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Slapstick comedy was a staple of entertainment for centuries before Mack Sennett, Charlie Chaplin, and the Three Stooges made their marks. It lives on today through the likes of Jim Carrey and Jackie Chan. Although pratfalls can draw some of the loudest laughs on stage or screen, any fall in a workplace setting is a great cause for concern.
The Association of Workers’ Compensation Boards of Canada (AWCBC) reported 12,255 lost time claims due to falls to a lower level in 2020, including 49 deaths. The economic impact on employers and the physical and personal trauma of injured workers makes fall protection a priority in the workplace.
Summarizing national, provincial, and territorial standards and regulations for working at heights, the Canadian Centre for Occupational Health & Safety (CCOHS) notes that an employer must provide a fall-protection system if work is to be performed at a height of three (3) metres or more, or if the surface onto which the person might fall would present a greater risk of injury than a solid, flat surface.
The agency recommends a series of fall protection measures, including fixed barriers, travel restraint systems, and fall arrest systems. Many areas inside a facility require fall protection systems or equipment (e.g., mezzanines, docks, open pits, machinery); however, outside the building—the rooftop—is considered the most dangerous area.
When considering what type of rooftop fall protection is needed, regulatory agencies point to the frequency, duration, and location of the work being done.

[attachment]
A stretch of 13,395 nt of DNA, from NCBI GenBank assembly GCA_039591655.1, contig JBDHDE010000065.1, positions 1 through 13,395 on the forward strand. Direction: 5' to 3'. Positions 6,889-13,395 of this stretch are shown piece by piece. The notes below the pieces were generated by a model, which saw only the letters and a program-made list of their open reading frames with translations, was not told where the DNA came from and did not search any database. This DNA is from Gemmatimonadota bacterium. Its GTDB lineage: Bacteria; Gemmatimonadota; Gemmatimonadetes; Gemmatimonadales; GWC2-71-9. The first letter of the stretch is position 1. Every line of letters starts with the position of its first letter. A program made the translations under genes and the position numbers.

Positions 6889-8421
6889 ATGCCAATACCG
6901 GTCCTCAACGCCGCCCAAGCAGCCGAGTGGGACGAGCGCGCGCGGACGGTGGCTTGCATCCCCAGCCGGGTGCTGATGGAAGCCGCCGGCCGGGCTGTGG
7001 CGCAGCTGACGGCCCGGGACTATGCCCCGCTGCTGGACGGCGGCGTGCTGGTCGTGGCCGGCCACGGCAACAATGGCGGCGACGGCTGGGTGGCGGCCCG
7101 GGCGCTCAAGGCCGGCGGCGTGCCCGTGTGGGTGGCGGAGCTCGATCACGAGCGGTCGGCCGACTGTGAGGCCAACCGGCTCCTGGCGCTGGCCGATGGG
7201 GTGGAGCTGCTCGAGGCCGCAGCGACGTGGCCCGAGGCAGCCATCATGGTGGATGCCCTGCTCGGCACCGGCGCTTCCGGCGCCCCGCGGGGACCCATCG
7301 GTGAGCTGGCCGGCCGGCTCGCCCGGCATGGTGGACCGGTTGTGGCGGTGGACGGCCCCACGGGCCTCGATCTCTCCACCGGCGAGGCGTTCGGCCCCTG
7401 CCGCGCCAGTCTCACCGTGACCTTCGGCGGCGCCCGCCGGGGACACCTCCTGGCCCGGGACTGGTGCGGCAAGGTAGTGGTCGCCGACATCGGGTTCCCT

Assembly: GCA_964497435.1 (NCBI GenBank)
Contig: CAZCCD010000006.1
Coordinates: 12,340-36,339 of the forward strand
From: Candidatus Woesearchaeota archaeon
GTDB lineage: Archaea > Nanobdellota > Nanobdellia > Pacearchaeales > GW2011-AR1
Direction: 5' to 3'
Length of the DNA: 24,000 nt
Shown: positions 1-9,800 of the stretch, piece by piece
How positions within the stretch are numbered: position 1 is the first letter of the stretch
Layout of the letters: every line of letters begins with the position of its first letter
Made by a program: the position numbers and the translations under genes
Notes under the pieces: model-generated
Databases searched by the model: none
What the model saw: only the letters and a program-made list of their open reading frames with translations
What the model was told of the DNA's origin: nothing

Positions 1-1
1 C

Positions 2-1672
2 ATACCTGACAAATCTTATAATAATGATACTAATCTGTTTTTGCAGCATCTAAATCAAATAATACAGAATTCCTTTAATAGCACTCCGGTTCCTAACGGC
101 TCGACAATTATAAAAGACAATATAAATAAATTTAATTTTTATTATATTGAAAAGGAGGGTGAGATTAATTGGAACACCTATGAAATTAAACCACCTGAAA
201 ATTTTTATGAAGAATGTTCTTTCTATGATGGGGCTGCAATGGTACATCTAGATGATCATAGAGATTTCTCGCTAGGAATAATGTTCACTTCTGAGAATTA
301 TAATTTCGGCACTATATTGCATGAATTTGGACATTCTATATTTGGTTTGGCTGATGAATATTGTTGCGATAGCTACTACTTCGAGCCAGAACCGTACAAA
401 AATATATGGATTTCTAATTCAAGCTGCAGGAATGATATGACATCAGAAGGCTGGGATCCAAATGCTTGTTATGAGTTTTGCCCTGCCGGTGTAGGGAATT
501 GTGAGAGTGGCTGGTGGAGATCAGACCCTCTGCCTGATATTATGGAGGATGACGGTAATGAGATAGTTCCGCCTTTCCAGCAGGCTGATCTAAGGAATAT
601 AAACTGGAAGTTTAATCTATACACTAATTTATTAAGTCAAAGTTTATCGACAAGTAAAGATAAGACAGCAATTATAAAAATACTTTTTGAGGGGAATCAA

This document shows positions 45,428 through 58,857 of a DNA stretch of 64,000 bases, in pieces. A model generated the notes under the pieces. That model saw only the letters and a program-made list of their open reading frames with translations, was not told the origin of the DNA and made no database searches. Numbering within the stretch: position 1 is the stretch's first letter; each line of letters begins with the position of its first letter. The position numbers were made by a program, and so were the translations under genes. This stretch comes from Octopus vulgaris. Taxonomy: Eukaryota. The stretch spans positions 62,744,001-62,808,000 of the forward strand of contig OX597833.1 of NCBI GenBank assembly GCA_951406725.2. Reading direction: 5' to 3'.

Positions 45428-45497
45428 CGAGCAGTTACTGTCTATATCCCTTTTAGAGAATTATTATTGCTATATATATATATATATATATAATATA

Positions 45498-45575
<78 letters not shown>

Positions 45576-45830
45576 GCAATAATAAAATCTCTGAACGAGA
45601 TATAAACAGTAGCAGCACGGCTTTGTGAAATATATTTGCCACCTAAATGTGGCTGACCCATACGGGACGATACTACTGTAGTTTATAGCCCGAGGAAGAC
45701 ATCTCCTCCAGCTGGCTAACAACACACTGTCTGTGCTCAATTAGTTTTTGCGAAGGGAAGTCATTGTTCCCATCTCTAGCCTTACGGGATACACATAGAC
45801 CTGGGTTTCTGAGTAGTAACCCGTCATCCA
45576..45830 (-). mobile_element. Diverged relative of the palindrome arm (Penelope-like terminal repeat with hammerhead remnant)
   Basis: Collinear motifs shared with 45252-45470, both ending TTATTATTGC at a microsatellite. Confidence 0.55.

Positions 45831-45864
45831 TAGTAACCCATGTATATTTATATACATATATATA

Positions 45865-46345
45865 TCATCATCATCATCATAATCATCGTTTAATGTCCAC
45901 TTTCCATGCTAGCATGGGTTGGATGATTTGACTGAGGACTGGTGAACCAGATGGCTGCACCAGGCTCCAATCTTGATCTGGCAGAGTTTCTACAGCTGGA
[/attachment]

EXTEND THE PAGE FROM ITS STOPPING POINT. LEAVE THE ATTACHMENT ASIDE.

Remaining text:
a) If less than 2 metres, fall protection equipment is necessary.
b) Between 2 and 5 metres, fall protection or a designated area is necessary.
c) Greater than 5 meters, fall protection, or a designated area is desirable but not necessarily required.
If a worker comes within 5 metres of the edge of a flat or low-slope roof, a collective roof guardrail system provides the best fall protection. Perimeter guardrails built to standards protect all workers “collectively.” They require no special training or equipment for workers to be protected.
When a rooftop safety railing is not practical, such as on high-sloped roofs or in confined spaces, Personal Fall Arrest Systems (PFAS) are required within the danger zone. Harnesses with lanyards and horizontal lifelines are prime examples. These require a temporary or permanent roof anchor.
Designated areas without safety railings or where PFAS are not deemed necessary can be marked by warning lines. They should have stable bases, strong cables, and high-visibility safety flags.
The roof edge and openings are not the only areas of concern. A typical commercial or industrial rooftop is replete with hazards such as ductwork, piping, and cables that workers need to cross over. Roof platforms with steps, a work platform, and railings proved a means for workers to traverse these obstacles.
Fall prevention may be the last thing a slapstick comedy director wants on the set. For employers and employees alike, workplace falls are no laughing matter. In the face of potential corporate and individual fines and imprisonment—and especially the trauma of personal injury and business loss—fall protection should be among a company’s highest priorities.